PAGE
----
Millennials, those born between 1981-2000, (there is some debate over the exact time frame) now ages 15 to 34, are less religious than their parents and grandparents. Why they are remains a subject of intense debate. Regardless of the reasons why, millennials are less likely to be a part of an organized religion than earlier generations. According to a 2014 study by the Pew Research Center, nones, those who are not affiliated with any religion, continue to increase numerically. 55 million Americans are now a none. Granted, this is still a small percentage of the total U.S. population, but 34-36% of millennials are a none, compared to just 17% of their parents and 11% of their grandparents.
While the media tends to focus on millennials leaving Evangelical sects and churches, the Catholic church also has a millennial problem. Kaya Oakes, a writer for Religion Dispatches and a one time atheist who returned to the Catholic church of her youth, had this to say about the Catholic church and millennials:
A new survey from Catholics for Choice on the opinions of Catholic millennials as regards doctrinal issues might make the church’s traditionalists want to brace themselves. But its findings are also somewhat unsurprising to anyone who spends time around younger Catholics, whose political and social leanings mirror the open-minded stances of their increasingly non-religious peers.
Birth control and abortion, arguably the Catholic church’s most contentious issues, are not always perceived in a negative light by young Catholics. Among those polled, more than half say abortion should be legal in “almost all” or “most” cases, and 31 percent say it should be legal in “just a few” cases. Only 17 percent say it should be illegal. 78 percent say birth control should be included in insurance coverage, no matter where a woman works.
In spite of the widely mocked Catholic Vote video of young people “coming out” as believing that marriage is between a man and a woman, marriage equality is embraced by Catholic millennials. 69% “strongly” or “somewhat” support legal same-sex marriage.
In the wake of the firing of multiple Catholic school teachers who are openly gay or lesbian or married to a same-sex partner, and the ensuing grappling over Catholic teacher contracts that explicitly prevent teachers from being open about their sexuality, younger Catholics have chosen the side of the teachers. 71% say Catholic schools should not be able to fire teachers for being LGBTQ. On gender in the church, Catholic millennials follow similar thinking, with 75% supporting women having an equal role in the church.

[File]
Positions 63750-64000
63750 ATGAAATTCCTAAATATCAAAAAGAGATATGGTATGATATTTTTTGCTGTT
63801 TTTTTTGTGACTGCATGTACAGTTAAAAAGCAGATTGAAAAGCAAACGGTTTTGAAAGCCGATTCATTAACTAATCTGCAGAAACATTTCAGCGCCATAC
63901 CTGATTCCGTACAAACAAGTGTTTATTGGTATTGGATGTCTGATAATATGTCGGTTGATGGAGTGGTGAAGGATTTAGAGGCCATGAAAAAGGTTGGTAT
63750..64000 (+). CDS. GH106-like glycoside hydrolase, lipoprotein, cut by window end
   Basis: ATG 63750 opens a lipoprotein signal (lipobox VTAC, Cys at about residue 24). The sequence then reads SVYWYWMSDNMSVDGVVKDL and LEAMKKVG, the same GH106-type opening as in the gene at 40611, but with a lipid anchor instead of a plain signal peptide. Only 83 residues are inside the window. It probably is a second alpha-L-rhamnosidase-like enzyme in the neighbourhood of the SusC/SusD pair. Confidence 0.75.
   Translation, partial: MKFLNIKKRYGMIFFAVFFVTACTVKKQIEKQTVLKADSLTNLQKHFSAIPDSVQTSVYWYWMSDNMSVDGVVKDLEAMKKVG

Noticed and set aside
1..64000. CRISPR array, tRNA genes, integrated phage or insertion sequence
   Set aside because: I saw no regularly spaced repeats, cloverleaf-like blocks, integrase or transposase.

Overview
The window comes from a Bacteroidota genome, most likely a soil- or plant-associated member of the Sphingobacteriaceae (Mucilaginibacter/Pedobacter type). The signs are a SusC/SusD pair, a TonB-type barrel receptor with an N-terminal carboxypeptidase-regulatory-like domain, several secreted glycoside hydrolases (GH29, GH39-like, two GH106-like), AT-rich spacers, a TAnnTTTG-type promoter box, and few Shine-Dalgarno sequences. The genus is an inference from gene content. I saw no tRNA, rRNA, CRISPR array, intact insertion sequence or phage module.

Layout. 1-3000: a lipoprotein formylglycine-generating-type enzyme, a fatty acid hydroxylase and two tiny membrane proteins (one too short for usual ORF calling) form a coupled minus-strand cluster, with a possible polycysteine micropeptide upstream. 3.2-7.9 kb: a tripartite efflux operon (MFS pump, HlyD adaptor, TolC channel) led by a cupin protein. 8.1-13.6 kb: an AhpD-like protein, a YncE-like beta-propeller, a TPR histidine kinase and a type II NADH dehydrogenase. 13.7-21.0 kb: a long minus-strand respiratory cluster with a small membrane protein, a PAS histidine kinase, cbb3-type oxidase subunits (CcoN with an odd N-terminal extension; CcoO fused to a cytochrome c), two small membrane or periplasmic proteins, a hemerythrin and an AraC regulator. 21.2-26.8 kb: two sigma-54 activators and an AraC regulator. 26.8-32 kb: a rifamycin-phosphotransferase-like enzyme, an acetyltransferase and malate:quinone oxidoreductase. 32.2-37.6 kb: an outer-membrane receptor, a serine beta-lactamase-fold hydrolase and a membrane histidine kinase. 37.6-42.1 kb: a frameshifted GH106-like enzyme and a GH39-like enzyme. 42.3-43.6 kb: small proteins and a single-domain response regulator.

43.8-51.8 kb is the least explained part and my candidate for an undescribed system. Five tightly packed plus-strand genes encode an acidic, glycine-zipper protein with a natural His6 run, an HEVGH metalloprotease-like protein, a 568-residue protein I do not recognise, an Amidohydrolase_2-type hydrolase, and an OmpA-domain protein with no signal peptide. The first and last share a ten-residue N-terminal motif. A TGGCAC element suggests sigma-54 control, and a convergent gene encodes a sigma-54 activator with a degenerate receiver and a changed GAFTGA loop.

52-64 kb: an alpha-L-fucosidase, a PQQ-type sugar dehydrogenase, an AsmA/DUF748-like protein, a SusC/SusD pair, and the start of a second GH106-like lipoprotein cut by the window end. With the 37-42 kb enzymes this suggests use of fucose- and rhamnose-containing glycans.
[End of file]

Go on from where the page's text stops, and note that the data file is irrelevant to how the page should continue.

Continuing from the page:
Pope Francis is popular among young Catholics, with only two percent having a negative view of him. But the American church hierarchy is not looked on so kindly, and there is an increasing emphasis on a separation between politics and religion. A full 80 percent of respondents said they felt no need to follow the bishops’ advice when it comes time to vote, and 77 percent said Catholic politicians were under no obligation to follow the bishops either.
They are also opposed by a wide margin to bishops withholding communion to the divorced and remarried, those who support legal abortion, and those who support marriage equality.
What’s missing from this survey, however, is the question of church attendance. How much are these Catholics who disagree with and question church teaching are actually showing up? Christian Smith, the head of the National Study of Youth and Religion at Notre Dame, says the situation with Catholic millennials participating in church culture is “in fact, grim.” Only 16% of millennials self-identify as Catholic according to Pew. That 16% is the group the church is struggling to hold on to.
So if they are increasingly choosing the liberal side in the culture wars, are they really still Catholic?…
…What is clear, however, is that the more young Catholics start to embrace marriage equality, safe and legal abortion, access to contraception, and the liberal side on many other issues in the culture wars, the more of those same Catholics will also drift away from a church they perceive as incapable of change.
Perhaps they’ll attend mass on occasion, and perhaps they’ll still call themselves Catholic, but in many ways, their faith will be a loose garment rather than a straightjacket.